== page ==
An alert reader sent me a link to a CalPERS press release, dated March 14, before the one we rebutted in the post CalPERS Tries Ineffective Mudslinging in Response to Our Ongoing Private Equity Investigation This earlier press release was not as consequential, so we decided to wait till the weekend to address it.
This press release, Naked Capitalism Gets it Wrong and Should Choose Words Wisely, is in response to our post, Has CalPERS’ General Counsel Lied to Its Board About Our Suit? This is the critical section of that post:
As readers may recall, we filed suit against CalPERS on February 27, 2014 to obtain access to private equity fund data that CalPERS previously gave to two academics at Oxford University. We have proof of service as of March 4, 2014 (please find both filings embedded later in this post). At around that time, CalPERS moved the matter over internally from being handled by its Office of Stakeholder Relations, which includes Public Records Act specialists, to a litigator.
You’d think that’s pretty conclusive evidence that CalPERS knows we’ve sued them.
CalPERS’ Interim General Counsel, Gina Ratto, is telling CalPERS board members the exact opposite, that there was no new litigation filed in the past month. That statement is made at the location in the agenda materials where the CalPERS General Counsel reports to the board on new lawsuits to which CalPERS is a party (you can also view this document on the CalPERS website).
It’s worth noting that the intended audience for this press release was likely to be CalPERS board, and not the general public. We had sent letters to board members on February 28 outlining multiple procedural irregularities in the handling of our Public Records Act request (California’s version of FOIA) that should concern them. But it was presumably also intended for me, since the headline’s “Should Chose Its Words Wisely” is a not-too-thinly veiled threat of litigation.
The press release claims that they received service on my suit too late to have included it in the mailing to the board for its meeting March 19. CalPERS was served on March 4. A CalPERS employee has told us that it is likely that they did not mail the materials to the board until March 7, so our belief that CalPERS could have informed its board in writing but chose not to is thus credible.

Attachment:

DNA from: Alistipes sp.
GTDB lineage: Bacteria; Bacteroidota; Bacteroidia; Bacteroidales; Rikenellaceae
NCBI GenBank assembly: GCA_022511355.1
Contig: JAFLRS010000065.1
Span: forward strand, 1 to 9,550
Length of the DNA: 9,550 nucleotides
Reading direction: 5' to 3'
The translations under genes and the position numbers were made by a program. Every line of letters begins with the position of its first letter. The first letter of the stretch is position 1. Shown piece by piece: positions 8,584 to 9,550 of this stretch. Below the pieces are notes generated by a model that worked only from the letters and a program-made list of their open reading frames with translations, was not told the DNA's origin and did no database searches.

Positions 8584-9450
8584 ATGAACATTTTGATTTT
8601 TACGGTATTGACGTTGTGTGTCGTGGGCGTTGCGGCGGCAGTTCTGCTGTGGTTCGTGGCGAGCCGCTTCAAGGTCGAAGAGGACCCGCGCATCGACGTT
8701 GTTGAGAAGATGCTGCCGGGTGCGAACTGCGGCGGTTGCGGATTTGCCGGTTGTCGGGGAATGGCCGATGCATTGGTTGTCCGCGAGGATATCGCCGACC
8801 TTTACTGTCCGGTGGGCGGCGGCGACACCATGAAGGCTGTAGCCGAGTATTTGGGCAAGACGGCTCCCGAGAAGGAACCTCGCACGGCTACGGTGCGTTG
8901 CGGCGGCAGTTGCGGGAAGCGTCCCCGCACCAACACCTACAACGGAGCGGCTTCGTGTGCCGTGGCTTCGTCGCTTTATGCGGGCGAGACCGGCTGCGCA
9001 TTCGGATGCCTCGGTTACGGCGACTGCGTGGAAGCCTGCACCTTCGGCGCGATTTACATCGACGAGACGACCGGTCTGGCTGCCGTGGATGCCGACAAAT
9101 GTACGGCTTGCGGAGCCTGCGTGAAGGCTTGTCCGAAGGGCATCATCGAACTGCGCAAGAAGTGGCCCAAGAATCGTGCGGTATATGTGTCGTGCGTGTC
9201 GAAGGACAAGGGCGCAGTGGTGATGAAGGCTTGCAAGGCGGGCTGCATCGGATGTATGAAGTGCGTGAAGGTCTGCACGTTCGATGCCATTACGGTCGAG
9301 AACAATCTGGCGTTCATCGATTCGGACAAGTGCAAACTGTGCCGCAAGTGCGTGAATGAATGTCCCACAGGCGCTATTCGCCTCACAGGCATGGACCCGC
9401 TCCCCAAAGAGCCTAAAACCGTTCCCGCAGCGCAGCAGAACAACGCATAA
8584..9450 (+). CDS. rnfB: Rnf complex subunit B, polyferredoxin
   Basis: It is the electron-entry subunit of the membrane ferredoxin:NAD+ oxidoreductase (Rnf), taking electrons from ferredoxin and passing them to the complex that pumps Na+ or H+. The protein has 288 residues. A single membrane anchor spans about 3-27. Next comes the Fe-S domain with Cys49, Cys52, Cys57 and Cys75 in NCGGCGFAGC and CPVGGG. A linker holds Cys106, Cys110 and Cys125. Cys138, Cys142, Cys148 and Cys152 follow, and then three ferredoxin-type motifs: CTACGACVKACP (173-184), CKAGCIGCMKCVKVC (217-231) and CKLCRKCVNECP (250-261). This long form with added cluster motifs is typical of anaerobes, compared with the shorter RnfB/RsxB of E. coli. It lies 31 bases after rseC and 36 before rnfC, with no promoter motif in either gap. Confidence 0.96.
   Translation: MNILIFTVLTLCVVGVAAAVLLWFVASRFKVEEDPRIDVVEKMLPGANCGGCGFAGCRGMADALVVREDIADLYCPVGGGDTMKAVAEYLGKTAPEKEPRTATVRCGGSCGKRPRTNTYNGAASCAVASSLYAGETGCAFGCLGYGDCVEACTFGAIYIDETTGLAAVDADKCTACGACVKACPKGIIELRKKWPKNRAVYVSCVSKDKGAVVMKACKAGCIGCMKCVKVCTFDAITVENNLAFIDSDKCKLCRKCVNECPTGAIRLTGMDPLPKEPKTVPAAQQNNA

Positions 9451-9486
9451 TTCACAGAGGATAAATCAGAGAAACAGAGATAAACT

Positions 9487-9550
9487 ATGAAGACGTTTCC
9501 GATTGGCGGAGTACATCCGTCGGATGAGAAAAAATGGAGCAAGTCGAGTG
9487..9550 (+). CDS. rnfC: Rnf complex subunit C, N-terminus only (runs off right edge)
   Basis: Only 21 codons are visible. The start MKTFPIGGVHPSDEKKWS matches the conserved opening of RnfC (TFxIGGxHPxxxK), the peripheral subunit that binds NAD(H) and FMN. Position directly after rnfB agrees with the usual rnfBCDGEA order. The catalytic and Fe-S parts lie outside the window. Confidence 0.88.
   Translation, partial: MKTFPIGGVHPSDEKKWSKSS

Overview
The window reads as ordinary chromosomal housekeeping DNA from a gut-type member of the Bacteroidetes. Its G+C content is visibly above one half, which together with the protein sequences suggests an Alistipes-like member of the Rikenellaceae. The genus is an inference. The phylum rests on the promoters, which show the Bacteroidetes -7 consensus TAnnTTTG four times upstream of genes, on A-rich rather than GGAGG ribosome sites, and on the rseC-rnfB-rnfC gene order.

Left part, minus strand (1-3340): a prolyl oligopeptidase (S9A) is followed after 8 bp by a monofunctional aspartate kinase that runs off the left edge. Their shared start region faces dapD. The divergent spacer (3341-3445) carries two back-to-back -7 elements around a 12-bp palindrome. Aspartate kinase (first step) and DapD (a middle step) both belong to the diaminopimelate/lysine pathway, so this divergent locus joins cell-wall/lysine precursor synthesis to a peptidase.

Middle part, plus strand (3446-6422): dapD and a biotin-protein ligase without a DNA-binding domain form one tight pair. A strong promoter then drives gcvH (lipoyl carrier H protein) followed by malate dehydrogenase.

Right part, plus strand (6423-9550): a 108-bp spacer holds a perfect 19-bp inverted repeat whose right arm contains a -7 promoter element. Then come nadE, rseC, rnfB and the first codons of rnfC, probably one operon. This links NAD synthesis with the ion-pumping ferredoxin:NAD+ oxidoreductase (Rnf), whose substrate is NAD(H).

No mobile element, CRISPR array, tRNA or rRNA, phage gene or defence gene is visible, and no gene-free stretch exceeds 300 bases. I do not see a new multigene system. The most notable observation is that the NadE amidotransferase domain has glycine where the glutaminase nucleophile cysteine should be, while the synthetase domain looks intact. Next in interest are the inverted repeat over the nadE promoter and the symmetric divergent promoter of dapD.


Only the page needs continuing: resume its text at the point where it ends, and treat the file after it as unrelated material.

Perhaps more important, publishing the litigation, although formally a mechanism for informing the board, is also a way to inform the public. As we have previously reported, CalPERS also failed to include the underlying PRA request in its monthly updates to the board until they had deemed it to be closed, at the end of January, again neglecting to observe the procedures set in place to keep the board and the public informed.
In addition, even if CalPERS was somehow unable to organize including information about our pending lawsuit in its mailing to the board and corresponding internet materials, why did the interim general counsel Gina Ratto not orally update the board at the meeting on March 19, since they knew about our suit by then? After all, the press release is dated March 14. If you look at the video of the open board session, you will see Ms. Ratto does not update the board, as would be expected.
The press release states that the board had been informed about the litigation. Since the board did not meet between the time we served them and the date of the press release, they must have sent the board a memo about your lawsuit. That would seem to suggest that CalPERS staff was concerned about our action. Yet the CalPERS beneficiaries was not informed via the usual channels for transmitting this information, the general counsel’s monthly update and the open board meeting. The press release, while mentioning our lawsuit, fails to mention the content of our action and hence is not useful for parties that are not already up to speed on the dispute.
Finally, readers will should take a look at the last two paragraphs. The press release goes to some length to present me as a fringe party and unbalanced (“obsessed” and “self important,” among other derogations). Apparently, CalPERS staff is keen to discourage members of its board from looking into my side of the story.